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|The Aircraft :|
|Corsair||The Chance-Vought F4U Corsair was arguably the finest naval aviation fighter of its era. Work on this design dates to 1938 and was headed-up by Voughts Chief Engineer, Rex Biesel. The initial prototype was powered by an 1800-HP Pratt & Whitney double Wasp radial engine. This was the third Vought aircraft to carry the Corsair name. The graceful and highly recognizable gull-wing design of the F4U permitted the aircraft to utilize a 13-foot, three-blade, Hamilton Standard propeller, while not having to lengthen the landing gear. Because of the rigors of carrier landings, this was a very important design consideration. Folding wings were also required for carrier operations. The F4U was thirty feet long, had a wingspan of 41 feet and an empty weight of approximately 7,500 pounds. Another interesting feature was the way the F4Us gear rotated 90 degrees, so it would lay flush within the wing when in the up position. In 1939 the Navy approved the design, and production commenced. The Corsair utilized a new spot welding process on its all aluminum fuselage, giving the aircraft very low drag. To reduce weight, fabric-covered outer wing sections and control surfaces were fitted. In May of 1940 the F4U made its maiden flight. Although a number of small bugs were discovered during early flight tests, the Corsair had exceptional performance characteristics. In October of 1940 the prototype F4U was clocked at 405-MPH in a speed test. The initial production Corsairs received an upgraded 2,000-HP radial giving the bird a top speed of about 425-MPH. The production models also differed from the prototype in having six, wing-mounted, 0.5 caliber machine guns. Another change was a shift of the cockpit about three feet further back in the fuselage. This latter change unfortunately made naval aviators wary of carrier landings with the F4U, due to its limited forward visibility during landings. Other concerns were expressed regarding a severe port wing drop at landing speeds and a tendency of the aircraft to bounce off a carrier deck. As a result, the F4U was initially limited to land-based USMC squadrons. Vought addressed several of these problems, and the Royal Navy deserves credit for perfecting an appropriate landing strategy for the F4U. They found that if the carrier pilot landed the F4U while making a sweeping left turn with the port wing down, that sufficient visibility was available to make a safe landing. With a kill ratio of 11 -to- 1 in WW 11 combat, the F4U proved superior in the air to almost every opposing aircraft it encountered. More than 12,000 F4Us were built and fortunately a few dozen remain in flyable condition to this date.|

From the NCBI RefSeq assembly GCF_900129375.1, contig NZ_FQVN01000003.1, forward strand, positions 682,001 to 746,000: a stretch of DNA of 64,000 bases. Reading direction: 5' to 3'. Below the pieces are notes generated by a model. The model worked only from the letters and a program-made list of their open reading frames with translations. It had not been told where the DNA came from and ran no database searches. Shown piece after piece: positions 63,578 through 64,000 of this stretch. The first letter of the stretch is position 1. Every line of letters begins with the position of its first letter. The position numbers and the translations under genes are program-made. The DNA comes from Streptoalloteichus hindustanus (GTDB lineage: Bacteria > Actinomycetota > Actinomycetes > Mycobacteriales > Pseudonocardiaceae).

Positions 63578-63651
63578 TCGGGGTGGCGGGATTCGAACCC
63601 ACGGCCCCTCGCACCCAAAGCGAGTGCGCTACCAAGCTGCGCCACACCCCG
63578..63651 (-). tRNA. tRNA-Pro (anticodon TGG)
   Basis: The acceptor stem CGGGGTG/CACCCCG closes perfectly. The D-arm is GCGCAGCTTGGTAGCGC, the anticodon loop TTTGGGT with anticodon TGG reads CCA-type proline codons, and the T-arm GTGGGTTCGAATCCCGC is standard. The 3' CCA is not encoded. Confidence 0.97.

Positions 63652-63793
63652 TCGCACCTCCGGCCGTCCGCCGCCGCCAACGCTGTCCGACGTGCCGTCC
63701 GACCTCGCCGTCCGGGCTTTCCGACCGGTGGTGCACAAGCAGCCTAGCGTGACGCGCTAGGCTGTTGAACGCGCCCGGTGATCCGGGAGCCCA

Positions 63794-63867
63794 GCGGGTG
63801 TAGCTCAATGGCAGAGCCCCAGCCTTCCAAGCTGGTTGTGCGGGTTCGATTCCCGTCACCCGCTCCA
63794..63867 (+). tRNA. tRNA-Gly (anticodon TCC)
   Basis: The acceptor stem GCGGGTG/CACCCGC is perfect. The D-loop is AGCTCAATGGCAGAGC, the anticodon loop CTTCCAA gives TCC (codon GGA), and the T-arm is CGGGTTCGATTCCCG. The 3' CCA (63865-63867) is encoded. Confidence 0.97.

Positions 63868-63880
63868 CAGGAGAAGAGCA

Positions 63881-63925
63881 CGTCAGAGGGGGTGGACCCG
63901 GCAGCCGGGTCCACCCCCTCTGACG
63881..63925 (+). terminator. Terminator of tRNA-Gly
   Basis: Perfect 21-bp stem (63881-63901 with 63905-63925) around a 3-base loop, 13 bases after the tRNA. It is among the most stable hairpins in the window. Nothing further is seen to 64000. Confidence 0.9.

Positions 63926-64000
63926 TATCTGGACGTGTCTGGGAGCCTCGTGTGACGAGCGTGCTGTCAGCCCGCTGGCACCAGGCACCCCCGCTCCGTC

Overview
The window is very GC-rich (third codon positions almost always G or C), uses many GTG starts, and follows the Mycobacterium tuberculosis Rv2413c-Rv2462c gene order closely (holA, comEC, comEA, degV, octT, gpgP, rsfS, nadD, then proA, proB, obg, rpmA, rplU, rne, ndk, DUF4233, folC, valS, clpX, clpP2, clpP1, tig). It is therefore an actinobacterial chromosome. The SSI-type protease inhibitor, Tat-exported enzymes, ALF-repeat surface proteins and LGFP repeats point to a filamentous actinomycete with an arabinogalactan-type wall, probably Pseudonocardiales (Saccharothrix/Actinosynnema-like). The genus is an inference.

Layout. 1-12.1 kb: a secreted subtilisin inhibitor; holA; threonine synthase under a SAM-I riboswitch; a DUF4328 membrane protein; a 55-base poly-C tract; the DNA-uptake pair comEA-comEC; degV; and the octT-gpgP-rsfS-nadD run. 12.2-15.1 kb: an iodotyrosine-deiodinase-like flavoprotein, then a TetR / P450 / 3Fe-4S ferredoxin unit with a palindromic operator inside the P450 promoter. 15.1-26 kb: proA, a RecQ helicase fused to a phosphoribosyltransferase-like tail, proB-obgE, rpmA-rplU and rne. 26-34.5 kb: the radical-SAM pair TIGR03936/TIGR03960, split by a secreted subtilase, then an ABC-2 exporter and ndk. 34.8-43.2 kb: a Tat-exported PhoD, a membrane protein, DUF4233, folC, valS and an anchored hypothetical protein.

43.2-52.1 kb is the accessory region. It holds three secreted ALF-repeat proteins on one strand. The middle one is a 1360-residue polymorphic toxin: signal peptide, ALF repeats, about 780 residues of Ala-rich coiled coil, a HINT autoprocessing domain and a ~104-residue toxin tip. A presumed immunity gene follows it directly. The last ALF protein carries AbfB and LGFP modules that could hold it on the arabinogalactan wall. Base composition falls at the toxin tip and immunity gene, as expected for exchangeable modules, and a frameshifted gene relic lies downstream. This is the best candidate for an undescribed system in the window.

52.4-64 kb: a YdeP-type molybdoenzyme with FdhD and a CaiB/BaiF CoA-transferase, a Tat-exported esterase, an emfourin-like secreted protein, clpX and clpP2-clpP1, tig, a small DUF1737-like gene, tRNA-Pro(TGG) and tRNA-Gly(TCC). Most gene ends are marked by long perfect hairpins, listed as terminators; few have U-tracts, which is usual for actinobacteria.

See our aviation history timeline for all today's historical aviation events - air victories, aircraft losses and pilot details.
|RECENT UPDATES TO OUR AVIATION HISTORY DATABASES|
|Updates made to Aircrew database for : J. N. A. James : Squadrons updated (added No.51 Sqn RAF), Squadron service dates updated|
|New victory claim added : Ju88 (Half shared victory.) claimed on 14th July 1941 by Stanislaw Brzeski of No.317 Sqn RAF|
|Updates made to Aircrew database for : Aircraftsman 1 Clarke :|
|Updates made to Aircrew database for : Aircraftsman 1 D. W. Barker : First name updated (now D. W.), Squadron service dates updated|
|Updates made to Aircrew database for : D. N. Beal : Date of death updated, Deceased updated|
|Updates made to Aircrew database for : J. F. Hollingworth : Squadrons updated (added No.78 Sqn RAF), Squadron service dates updated|
|Updates made to Aircrew database for : Tilson : Squadrons updated (added No.115 Sqn RAF), Squadron service dates updated|
|Updates made to Airframes database for : Whitley T4213 : Airframe notes updated (added 11-02-1941 : Whitley was abandoned in the Bagthorpe area after which the aircraft crashed and caught fire at Fulbeck in Lincolnshire.)|
|Updates made to Aircrew database for : Leading Aircraftsman H Cooke : Squadron service dates updated|
|Updates made to Airframes database for : Wellington R1244 :|
|SEARCH OUR AVIATION HISTORY DATABASES|
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